In a dif-excision cassette experiment, the frequency of recombination per cell per generation (f) is deduced from the initial and final Ratios of the non-recombined cells to the total number of cells (Ri and Rf, respectively) and the number of divisions (n) that occurred during the course of the experiment with the following formula, f = 1-eln(Rf/Ri)/n, which can be simplified into f = 1-eln(Rf)/n because Ri normally equals 1. Rf is best monitored when in the 10–90% range. Large n minimises the possible error made on its estimation. Previous work showed that both conditions were reached with overnight cultures of E. coli strains in LB [23,27]. Using these conditions for our lacZ dif-cassette, we measured an excision rate in the order of 5% per generation (Fig 1B; n = 19.3±1.5, Rf = 36.4±5.4). The rate dropped to little more than 1% per generation in ΔrecA cells (Fig 1B; n = 19.9±1.1, Rf = 79.8±7.3).

Previous results indicated that in the case of V. cholerae strains, only 3 h of growth in LB had to be used because of the elevated number of Xer recombination events at both dif1 and dif2 [40]. This short incubation time was large enough for n to reach a 6 to 7 value due to the fast growth rate of V. cholerae. Under these conditions, the excision rate of the dif1-cassette was in the order of 27% (Fig 1B; n = 6.8±0.5, Rf = 10±1.8) and was not affected by the deletion of recA (Fig 1B; in the order of 26%, n = 6.5±1.1, Rf = 13.7±2.5).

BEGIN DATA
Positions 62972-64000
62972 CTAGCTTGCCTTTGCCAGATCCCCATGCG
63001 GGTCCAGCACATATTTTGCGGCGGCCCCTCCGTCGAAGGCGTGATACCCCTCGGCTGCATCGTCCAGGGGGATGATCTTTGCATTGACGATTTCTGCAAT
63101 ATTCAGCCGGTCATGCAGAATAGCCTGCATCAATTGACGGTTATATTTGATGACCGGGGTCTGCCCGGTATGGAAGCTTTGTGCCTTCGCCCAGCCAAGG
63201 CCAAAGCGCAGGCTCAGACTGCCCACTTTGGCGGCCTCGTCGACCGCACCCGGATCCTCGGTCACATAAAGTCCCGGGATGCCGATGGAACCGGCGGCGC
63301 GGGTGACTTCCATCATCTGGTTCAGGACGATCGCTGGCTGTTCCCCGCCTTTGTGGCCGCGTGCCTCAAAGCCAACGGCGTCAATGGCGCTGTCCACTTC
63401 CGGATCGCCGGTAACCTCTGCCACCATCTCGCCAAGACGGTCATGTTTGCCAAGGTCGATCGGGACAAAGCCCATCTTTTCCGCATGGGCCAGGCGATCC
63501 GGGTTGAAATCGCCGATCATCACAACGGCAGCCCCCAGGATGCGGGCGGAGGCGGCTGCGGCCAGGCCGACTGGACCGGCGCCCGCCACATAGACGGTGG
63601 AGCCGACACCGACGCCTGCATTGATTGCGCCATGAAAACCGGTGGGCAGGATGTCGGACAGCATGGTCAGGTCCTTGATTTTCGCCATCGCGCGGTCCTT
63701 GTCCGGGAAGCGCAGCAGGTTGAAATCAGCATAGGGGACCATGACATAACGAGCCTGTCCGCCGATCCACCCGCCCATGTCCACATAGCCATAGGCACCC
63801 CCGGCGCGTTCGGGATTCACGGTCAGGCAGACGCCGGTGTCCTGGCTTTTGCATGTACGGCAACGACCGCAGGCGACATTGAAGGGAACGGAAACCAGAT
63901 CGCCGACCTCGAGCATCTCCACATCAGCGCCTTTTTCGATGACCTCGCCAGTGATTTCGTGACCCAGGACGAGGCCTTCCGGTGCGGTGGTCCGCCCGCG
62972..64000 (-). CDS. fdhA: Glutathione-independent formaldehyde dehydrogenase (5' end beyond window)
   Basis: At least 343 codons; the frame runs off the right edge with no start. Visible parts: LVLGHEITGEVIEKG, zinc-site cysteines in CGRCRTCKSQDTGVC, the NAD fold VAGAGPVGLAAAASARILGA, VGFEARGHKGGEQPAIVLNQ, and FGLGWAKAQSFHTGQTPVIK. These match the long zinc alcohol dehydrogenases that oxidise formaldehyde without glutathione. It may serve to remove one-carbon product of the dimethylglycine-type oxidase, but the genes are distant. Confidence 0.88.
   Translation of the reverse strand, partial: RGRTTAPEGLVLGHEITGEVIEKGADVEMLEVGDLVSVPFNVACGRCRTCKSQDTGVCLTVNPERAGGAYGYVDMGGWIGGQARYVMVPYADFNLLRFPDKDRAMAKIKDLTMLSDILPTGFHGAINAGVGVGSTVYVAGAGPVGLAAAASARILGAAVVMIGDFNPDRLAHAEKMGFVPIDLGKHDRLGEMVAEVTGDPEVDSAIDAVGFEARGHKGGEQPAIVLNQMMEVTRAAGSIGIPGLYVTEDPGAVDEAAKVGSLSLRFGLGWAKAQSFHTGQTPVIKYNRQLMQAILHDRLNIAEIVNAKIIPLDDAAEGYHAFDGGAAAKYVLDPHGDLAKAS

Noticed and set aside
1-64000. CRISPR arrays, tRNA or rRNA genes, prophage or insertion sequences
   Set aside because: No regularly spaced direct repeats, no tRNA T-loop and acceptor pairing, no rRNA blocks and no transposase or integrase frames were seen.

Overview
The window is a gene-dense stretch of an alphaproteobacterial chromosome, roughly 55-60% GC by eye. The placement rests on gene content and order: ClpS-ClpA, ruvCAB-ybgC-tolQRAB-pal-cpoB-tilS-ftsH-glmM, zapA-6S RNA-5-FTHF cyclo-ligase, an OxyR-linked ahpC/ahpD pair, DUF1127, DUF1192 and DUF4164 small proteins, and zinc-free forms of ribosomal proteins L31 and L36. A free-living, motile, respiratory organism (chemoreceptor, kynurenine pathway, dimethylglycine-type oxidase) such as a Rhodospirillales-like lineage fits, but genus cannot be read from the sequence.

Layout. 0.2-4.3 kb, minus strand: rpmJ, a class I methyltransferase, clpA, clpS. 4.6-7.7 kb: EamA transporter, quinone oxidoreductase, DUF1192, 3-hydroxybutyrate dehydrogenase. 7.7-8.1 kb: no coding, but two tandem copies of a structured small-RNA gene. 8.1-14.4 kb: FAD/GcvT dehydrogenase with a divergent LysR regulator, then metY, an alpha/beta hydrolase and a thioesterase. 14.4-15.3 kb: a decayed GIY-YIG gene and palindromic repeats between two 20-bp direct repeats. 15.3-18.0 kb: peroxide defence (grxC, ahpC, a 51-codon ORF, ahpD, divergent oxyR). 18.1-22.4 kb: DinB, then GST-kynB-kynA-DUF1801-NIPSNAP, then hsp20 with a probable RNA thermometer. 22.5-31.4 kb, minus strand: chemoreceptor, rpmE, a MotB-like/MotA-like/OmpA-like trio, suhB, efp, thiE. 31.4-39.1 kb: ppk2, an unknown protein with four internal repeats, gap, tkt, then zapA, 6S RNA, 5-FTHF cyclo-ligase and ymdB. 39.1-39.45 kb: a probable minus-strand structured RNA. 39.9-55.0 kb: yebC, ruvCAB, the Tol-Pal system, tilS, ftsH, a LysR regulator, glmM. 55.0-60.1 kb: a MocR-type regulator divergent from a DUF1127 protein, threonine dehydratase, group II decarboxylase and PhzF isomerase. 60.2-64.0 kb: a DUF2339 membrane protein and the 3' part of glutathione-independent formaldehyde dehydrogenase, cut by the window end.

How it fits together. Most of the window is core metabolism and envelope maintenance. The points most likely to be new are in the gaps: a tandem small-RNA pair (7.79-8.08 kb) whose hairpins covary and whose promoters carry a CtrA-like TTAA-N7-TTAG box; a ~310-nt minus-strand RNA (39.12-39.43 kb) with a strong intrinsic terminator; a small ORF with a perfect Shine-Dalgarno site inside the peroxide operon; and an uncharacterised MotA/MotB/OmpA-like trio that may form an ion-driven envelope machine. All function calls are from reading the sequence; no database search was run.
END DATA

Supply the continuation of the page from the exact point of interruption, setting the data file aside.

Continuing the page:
We confirmed that the respective recA-dependency and recA-independency of dif-cassette excision in E. coli and dif1-cassette excision in V. cholerae were not due to a difference in the number of divisions that cells performed during the course of the experiment by monitoring E. coli dif-cassette excision after only 8 h, i.e. at a time when n reached a 7 to 8 value (S1 Fig). Together, these results confirmed the species specificity of the recA-dependency of dif recombination.

Dimer resolution machineries do not specify the recA-dependency of dif recombination

Cultures of E. coli and V. cholerae recA- strains displayed similar loss of colony forming units (S2A Fig) and produced anucleate cells at a similar rate (S2B Fig), suggesting that the E. coli recA-dependence and V. cholerae recA-independence of dif recombination were not linked to any species specific role of RecA in the two bacterial species.

On the contrary, V. cholerae XerC and XerD seemed remarkably different from their E. coli counterparts in that they were known to act on sites with highly divergent central regions [39,4143]. To check if the recA-independent cassette excisions observed in V. cholerae were linked to this peculiarity, we swapped the arabinose-inducible xerC-xerD operon and the excision cassettes of the E. coli and V. cholerae reporter strains. We also swapped the C-terminal domains of E. coli and V. cholerae FtsK to create reporter strains harbouring fully heterospecific Xer recombination systems. Cassette excision remained dependent on recA in the two E. coli hybrids and independent from it in the two V. cholerae hybrids, indicating that the FtsK/XerCD/dif systems did not specify the recA-dependency of dif recombination (Fig 1C).

E. coli sister termini segregate ahead of septation in fast growth

As E. coli and V. cholerae dif-cassette excisions depend on the initiation of cell constriction [25,32,40] and are restricted to the ter regions [25,32,40], we wondered if differences in recA-dependency were linked to differences in the timing of segregation of the terminus of the E. coli and V. cholerae chromosomes with respect to the assembly of their cell division apparatus.